DT-II is the second of three at sea test phases planned for the F-35C: indeed, as any other naval aircraft the Lightning II undergoes DT-I, -II, and –III test phases. After the end of each Developmental Testing phase, the team conduct an assessment of the F-35C’s performance in the shipboard environment before advising the Navy on any adjustments necessary to ensure that the fifth generation fighter is ready to meet its scheduled initial operational capability in 2018.
As this video shows, cold and wet weather did not prevent the test team from operating the two Lightning IIs aboard the USS Eisenhower.
The last flying Vulcan Bomber, XH558, flew with the Red Arrows one last time at the Southport Air Show.
After taking part in air shows for eight years, the last flying Vulcan bomber will perform its final flights today taking part at Heritage Motor Centre in Gaydon and at Shuttleworth Uncovered Air Show, which will end Old Warden Collection airshow season.
Avro Vulcan XH558 (carrying civil registration G-VLCN), is the only airworthy bomber of a fleet of 134 Vulcan V bombers operated by the Royal Air Force from 1953 until 1984.
The aircraft made its maiden flight in 1960 and was retired from active service in 1984, then it continued to fly with the RAF’s Vulcan Display Flight, performing until 1992.
Its display career restarted in 2008, after the Vulcan To The Sky Trust was able to bring the bomber back to airworthy condition the previous year, but on May 15 this year it was announced that 2015 would have been the delta-winged aircraft’s final flying season.
To salute the iconic plane, the Red Arrows display team performed a flypast with the mighty Cold War bomber for the last time during Southport Air Show on Sept. 19.
Squadron Leader David Montenegro, Red 1 and Team Leader of the Royal Air Force Aerobatic Team, remarked that “It was a great honour to lead a formation flypast with the Vulcan, particularly as the aircraft type was once based at RAF Scampton in Lincolnshire – now home to the Red Arrows.”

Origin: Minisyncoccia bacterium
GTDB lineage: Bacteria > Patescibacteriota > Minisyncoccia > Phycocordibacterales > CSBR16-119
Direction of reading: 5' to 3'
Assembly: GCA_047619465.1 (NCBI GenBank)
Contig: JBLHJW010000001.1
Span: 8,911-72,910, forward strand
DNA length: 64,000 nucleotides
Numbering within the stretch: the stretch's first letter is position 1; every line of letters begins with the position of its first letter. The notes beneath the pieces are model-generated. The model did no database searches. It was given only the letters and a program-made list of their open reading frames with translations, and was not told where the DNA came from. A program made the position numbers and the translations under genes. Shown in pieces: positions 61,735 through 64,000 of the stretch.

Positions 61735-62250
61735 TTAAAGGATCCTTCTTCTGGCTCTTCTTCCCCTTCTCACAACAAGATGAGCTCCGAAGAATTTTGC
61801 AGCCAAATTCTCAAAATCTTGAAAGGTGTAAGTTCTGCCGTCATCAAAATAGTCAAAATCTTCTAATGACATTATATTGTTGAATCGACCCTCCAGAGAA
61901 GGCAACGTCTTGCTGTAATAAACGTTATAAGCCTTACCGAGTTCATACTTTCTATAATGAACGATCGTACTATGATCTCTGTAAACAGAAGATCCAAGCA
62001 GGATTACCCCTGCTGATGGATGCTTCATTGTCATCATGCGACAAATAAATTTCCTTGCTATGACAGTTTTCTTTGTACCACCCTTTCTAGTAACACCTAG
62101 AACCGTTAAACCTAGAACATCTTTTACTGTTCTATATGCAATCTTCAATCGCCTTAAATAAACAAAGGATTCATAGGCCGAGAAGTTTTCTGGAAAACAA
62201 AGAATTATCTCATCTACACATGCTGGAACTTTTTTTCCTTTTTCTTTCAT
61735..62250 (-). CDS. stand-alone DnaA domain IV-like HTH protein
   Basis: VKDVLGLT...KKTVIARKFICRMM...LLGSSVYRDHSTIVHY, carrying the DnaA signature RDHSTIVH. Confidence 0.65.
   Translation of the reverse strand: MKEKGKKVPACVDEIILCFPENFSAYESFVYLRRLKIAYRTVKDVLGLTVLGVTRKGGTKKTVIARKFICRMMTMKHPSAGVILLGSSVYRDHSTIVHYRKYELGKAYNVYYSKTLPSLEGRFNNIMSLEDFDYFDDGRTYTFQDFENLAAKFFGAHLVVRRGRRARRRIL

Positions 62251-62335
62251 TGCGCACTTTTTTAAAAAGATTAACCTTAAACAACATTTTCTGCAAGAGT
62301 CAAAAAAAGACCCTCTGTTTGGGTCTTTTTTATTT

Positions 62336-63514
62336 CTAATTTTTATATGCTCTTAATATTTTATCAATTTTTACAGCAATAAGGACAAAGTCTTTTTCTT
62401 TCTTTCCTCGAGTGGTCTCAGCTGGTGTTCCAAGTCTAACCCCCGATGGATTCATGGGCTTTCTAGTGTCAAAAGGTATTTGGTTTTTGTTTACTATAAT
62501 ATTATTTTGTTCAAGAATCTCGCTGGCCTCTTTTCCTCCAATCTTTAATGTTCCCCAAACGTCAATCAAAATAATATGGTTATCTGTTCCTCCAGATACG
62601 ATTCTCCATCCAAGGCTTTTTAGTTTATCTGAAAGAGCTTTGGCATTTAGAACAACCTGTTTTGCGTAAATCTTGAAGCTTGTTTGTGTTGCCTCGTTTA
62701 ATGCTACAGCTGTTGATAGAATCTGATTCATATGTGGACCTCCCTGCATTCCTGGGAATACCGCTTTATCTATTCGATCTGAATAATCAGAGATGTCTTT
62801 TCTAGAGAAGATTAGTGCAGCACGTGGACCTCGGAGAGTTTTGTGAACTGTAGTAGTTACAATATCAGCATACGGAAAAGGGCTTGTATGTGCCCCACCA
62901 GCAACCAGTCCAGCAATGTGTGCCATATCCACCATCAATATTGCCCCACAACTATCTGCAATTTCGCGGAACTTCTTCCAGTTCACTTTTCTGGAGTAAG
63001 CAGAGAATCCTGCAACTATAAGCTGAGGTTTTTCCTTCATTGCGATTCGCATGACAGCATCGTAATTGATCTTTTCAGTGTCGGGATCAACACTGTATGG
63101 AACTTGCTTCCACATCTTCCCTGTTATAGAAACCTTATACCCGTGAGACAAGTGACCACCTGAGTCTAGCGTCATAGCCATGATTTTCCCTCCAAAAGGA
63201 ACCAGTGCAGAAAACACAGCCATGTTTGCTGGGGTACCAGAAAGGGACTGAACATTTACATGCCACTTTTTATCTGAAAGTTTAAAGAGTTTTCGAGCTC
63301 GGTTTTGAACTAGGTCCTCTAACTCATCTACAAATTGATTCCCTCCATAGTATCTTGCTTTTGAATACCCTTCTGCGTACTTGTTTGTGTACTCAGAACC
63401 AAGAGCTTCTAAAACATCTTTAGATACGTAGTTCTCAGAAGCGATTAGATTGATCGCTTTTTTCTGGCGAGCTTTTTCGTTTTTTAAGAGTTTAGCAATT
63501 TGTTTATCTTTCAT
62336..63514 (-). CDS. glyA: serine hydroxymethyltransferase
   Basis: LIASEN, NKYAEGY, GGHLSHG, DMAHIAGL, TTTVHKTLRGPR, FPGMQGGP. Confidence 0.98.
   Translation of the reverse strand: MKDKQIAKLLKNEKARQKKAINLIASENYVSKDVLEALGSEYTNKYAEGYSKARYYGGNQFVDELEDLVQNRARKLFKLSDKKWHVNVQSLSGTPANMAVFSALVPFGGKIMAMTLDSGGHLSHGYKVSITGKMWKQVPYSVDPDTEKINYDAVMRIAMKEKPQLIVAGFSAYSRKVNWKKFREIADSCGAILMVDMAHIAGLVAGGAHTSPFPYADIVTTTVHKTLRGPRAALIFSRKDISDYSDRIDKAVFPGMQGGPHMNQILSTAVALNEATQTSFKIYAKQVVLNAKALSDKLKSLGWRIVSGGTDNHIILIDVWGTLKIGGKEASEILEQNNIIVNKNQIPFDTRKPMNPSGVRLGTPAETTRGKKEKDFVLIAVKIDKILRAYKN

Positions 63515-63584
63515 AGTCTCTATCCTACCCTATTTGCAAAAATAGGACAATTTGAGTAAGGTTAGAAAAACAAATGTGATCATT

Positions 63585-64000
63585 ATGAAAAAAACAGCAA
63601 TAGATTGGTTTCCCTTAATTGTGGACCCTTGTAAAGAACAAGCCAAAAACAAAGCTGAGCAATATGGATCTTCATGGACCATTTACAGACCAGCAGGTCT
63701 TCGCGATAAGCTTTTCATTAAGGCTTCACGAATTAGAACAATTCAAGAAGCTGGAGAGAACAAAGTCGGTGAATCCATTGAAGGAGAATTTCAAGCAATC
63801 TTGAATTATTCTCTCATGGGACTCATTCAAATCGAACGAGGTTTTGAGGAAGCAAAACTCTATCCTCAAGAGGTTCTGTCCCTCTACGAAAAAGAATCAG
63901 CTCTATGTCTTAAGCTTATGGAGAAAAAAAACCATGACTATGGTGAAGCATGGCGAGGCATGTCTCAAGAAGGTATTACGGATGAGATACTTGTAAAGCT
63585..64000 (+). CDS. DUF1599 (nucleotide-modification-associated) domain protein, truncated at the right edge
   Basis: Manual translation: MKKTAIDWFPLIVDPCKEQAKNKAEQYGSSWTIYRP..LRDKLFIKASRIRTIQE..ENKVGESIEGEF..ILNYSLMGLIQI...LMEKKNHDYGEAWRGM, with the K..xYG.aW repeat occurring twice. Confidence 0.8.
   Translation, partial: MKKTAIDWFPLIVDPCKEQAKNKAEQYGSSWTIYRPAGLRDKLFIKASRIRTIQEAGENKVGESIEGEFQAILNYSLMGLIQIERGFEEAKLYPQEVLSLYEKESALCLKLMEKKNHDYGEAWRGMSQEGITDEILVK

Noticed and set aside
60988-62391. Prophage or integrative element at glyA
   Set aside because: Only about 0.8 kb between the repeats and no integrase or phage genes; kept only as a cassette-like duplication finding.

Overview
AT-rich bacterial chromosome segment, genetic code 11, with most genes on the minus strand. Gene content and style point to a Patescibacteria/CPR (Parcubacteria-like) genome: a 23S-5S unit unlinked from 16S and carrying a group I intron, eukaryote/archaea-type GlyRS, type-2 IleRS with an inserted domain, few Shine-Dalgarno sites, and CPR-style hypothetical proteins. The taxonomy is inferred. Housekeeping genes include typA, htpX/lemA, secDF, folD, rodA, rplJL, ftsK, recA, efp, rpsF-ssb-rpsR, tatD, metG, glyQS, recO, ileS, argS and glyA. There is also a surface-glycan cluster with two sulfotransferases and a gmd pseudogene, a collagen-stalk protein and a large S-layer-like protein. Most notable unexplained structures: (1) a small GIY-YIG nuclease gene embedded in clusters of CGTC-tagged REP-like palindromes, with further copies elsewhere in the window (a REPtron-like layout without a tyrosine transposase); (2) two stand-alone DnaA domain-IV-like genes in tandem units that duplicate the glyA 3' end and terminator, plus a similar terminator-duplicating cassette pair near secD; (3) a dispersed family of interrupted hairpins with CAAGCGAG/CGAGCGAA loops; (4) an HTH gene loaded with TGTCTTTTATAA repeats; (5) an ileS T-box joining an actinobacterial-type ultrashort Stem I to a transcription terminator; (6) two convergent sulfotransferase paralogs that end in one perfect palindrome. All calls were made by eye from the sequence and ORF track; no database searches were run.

In the following beautiful video, taken from the cockpit of the bomber, you can join the Vulcan aircrew who flew with the Red Arrows for the final time.
A photo unveiled the presence of two Raptors close to “Shepherd One.”
During Pope Francis’ visit to the United States, the U.S. government carried out one of the largest domestic protective security operations in its history.
In fact, each U.S. military branch, Federal Bureau of Investigation, the U.S. Secret Service (which is usually tasked to protect US president and vice president), and local-state police departments, joined together conducting a huge escort operation to safeguard the Pope from a wide variety of attack possibilities.
Indeed, as reported by D’Costa, shortly after Pope’s American Airlines Boeing 777 departed from New York heading to Philadelphia, a planespotter named Robert Dube, took a picture of an Airbus taking off from John F. Kennedy international airport with a KC-10 Extender refuelling a pair of F-22s in the background (top image).
Considered that Raptors don’t refuel over Manhattan or nearby too often, it is safe to assume that the aircraft were deployed to counter a potential terrorist attack conducted by using a hijacked airliner.
Anyway the U.S. Air Force would have not allowed to any aircraft to penetrate the bubble erected to protect “Shepherd One” (as the aircraft in which the Pontiff is flying is nicknamed) and its most advanced air superiority fighter has been the best option to deter an intervention from any potential airborne threat.
Needless to say, it was probably not the only type of aircraft the Air Force committed to such task.